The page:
It’s the kind of job title that feels like honey on the ears. It’s got class, respect, and ends with a fun snap. It’s almost the sweet and sour chicken of job titles. This position is responsible for providing technology insights to brands and helping them utilize it as a creative tool. It's a relevant marching order in today's world and makes marketers swoon with excitement. If you're looking for some 21st century street cred mixed with a creative flare, you may just find what you’re looking for as a chief technology catalyst.

One marketer who once held this title is Lori Schwartz, managing partner at StoryTech. Here’s why this position encompasses so many important marketing aspects and strives to align technology with creativity to impact positive brand change.

Change agent/transformation coach

Anytime you can incorporate "change" or "transformation" into your job title, it's an exciting prospect. No one walks around with more Nostradamus swagger than a change agent or transformation coach. These people your guiding light to future trends and how you should adapt to an evolving landscape. They are regal creatures prancing gracefully through the agency world causing wide eyes and flushed faces. Much like the Elves in Lord of the Rings, they are to be awed -- not feared. Plus they love Lembas bread.

Aimee Reker, managing partner at FRWD speaks about why change agents are so critical in helping marketers navigate industry trends.

Marketing technologist

Well slap my face and call me Shirley. If that isnt an attractive job title then you've buttered the wrong side of your bread. This elegant position is tasked with understanding the analytics side, as well as the engagement and human aspects of marketing. It's a rare breed seldom encountered in the wild. However, there is no doubt that to be a marketing technologist is to tickle the fancy of every industry player you come across.

Dorothea Bozicolona-Volpe, principal at Social Espionage explains why this position represents such a rare kind of marketer and why young professionals should aspire to achieve this title.


Boom, there it is. Why exist in our mundane universe when you can transcend to a higher dimension of esteem and respect by becoming a futurist? Futurists are like Tibetan Monks occasionally gracing us special glimpses of wisdom and knowledge. These enigmatic players are responsible for looking ahead and analyzing how trends are converging and defining the industry. Being a futurist comes with heavy responsibility and theres no room for teasing. Well, maybe a little.

Chip Gross, director of client services for AKQA talks about why he admires the "futurist" job title not only for its cosmetic appeal, but for the vital analysis that these industry players take on.

Chief enabling officer

I'll give you a moment to put your socks back on because I know they were just knocked off.

When the acronym CEO is thrown around, it's rare that people associate it with chief enabling officer. These playful chameleons are responsible for enabling a whole corporation, group, or enterprise to accomplish the innovation that will create great customer experiences. Nothing makes this position more fun that having an exciting array of people by your side. They enjoy making magic -- together.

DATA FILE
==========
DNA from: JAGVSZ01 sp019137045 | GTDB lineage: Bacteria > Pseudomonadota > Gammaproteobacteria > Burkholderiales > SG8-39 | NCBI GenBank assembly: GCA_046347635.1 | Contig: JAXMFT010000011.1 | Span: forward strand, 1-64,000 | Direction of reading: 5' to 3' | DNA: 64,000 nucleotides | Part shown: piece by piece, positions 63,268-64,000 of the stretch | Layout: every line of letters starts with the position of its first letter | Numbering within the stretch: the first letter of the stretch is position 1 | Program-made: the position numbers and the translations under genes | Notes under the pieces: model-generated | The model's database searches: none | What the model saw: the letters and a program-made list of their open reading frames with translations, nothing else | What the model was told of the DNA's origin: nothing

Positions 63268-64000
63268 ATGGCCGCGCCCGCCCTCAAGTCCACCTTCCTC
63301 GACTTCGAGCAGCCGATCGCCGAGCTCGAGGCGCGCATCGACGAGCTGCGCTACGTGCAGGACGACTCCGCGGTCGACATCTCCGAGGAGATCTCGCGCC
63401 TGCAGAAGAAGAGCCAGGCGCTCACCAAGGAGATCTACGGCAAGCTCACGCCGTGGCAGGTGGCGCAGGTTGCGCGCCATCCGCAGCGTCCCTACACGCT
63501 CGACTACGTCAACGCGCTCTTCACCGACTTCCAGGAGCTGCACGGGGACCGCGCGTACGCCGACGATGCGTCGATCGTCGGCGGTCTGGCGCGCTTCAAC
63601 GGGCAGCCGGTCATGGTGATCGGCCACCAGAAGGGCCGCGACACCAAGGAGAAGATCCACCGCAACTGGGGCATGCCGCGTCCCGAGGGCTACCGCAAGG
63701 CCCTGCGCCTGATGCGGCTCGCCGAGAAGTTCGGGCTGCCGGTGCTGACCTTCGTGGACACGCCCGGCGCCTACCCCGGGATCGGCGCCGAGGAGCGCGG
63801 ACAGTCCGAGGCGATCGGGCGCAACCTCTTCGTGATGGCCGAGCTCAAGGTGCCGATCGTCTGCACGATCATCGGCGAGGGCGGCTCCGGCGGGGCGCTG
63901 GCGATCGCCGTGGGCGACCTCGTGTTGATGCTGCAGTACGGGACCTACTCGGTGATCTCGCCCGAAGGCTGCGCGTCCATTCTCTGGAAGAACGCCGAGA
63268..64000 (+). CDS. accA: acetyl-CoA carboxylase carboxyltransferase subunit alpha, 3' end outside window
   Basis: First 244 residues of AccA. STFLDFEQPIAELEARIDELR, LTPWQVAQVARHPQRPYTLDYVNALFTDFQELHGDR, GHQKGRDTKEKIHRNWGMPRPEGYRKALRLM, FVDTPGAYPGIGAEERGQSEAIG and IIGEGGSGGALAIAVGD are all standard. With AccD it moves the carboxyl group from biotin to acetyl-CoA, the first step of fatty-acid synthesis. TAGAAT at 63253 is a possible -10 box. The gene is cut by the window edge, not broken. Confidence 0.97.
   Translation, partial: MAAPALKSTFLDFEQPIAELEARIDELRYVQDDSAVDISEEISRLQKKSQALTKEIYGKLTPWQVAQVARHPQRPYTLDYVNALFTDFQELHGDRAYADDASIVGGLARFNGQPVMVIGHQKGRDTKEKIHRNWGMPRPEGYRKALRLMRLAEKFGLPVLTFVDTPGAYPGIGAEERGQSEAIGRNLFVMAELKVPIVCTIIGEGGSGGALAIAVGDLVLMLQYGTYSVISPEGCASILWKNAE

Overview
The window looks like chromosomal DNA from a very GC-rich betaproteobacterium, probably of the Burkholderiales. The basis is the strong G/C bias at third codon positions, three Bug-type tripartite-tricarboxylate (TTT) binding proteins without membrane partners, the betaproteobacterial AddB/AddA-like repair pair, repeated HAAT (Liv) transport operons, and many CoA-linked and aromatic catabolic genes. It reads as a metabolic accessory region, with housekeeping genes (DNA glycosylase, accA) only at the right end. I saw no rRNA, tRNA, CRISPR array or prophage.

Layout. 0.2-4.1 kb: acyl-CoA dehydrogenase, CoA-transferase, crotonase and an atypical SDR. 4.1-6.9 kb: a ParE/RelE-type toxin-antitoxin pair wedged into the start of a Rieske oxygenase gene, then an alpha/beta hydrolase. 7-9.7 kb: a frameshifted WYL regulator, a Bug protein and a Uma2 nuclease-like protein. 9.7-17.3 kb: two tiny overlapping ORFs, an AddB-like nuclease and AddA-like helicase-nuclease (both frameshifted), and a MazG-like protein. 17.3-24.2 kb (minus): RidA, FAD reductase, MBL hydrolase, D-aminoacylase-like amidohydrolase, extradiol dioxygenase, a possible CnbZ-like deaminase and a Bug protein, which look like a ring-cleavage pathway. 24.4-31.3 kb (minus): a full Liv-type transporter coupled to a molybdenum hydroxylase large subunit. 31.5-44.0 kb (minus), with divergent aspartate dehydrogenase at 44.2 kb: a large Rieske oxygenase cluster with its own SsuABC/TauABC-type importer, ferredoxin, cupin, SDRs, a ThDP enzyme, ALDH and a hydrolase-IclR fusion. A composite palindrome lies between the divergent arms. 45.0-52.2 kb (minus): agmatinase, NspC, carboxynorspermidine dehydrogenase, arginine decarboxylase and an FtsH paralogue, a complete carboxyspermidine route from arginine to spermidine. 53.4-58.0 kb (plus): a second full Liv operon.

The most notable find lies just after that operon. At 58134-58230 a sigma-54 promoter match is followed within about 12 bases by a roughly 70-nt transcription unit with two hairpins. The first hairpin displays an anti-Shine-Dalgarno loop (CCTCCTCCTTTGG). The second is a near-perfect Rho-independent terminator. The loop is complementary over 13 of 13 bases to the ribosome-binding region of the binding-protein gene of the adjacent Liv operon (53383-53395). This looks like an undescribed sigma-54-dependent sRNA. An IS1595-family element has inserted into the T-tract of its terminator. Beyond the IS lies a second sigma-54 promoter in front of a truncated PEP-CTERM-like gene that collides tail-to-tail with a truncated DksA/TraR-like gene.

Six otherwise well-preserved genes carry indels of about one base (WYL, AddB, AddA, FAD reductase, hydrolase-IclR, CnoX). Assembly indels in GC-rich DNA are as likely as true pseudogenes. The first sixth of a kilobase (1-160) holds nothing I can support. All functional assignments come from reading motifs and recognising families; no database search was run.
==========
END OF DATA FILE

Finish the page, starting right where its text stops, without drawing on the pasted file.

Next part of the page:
Morely Winograd, partner at Mike and Morely, LLC explains why this job title actually represents a very fundamental but often forgotten theme of marketing: enabling is as important as executing.

Chief innovation executive

It's the kind of job title that drips off your chin like biting into a ripe mango. With this position, you are bestowed the allure of being perceived as innovative as well as a serious executive. Plus you also get to be a chief. That's cool. This job requires you to look at the landscape of new media platforms and minimalize the risk of early adoption. Everyone wants to be a trend setter, and chief innovation executives allow you to do it.

Reed Berglund, CEO at FullBottle speaks to iMedia about why this position is extremely important in this world of new media and fast evolving distribution platforms.

Brand ambassador

Slow down there, Mr. President. With all that exciting political lingo in your job title, you'll be heading to the top in no time. A brand ambassador is responsible for being an extension of the brand. If a brand is your arm, a brand ambassador is your fork, and the public is your delicious meal. Eat up and enjoy.

Shelby White, senior marketing manager for Waffle House speaks to iMedia about why she finds this title so appealing and important.

Chief/digital prophet

David Shing. Ya'll know what I'm talking about.

Chris Carlin, Sr. marketing and social media manager for Upper Deck explains his opinion on digital prophets.

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"Macro close up of woman's mouth eating strawberry" image via Shutterstock.


Joe McWilliams has been in the interactive media business since the early beginnings of the industry. As the first sales leader for Hoover’s Online in 1996, he was responsible for establishing the advertising business, and over the next 8...